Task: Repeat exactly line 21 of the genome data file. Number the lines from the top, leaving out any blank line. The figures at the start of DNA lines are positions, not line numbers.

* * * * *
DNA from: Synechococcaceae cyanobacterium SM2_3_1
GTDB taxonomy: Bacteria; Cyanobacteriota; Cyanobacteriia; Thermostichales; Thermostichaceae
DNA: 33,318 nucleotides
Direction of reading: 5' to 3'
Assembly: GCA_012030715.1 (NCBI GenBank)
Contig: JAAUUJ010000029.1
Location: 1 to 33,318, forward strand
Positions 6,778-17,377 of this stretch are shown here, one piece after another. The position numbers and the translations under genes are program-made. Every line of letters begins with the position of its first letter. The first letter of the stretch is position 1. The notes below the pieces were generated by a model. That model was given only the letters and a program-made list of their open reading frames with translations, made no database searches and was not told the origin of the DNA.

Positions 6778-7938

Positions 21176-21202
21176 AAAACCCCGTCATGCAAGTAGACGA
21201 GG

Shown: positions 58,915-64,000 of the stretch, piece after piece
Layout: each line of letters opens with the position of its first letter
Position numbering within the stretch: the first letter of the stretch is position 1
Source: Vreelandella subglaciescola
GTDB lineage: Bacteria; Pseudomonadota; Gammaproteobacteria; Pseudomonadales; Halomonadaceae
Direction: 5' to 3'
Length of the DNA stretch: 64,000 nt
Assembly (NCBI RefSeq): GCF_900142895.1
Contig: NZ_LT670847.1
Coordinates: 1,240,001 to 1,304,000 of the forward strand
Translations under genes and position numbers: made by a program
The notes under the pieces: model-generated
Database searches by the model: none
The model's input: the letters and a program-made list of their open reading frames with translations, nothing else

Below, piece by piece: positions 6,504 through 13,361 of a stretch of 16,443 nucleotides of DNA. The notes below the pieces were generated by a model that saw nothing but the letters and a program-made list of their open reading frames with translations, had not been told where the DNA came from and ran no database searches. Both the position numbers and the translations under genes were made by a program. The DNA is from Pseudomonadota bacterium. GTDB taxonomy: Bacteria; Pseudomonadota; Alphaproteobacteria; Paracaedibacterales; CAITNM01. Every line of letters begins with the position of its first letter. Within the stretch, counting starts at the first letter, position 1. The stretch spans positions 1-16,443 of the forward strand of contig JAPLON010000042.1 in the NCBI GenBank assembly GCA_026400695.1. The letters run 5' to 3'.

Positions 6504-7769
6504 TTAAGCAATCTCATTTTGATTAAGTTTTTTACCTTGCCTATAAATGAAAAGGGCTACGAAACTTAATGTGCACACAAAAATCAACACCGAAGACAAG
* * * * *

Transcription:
Contig: NZ_LT670847.1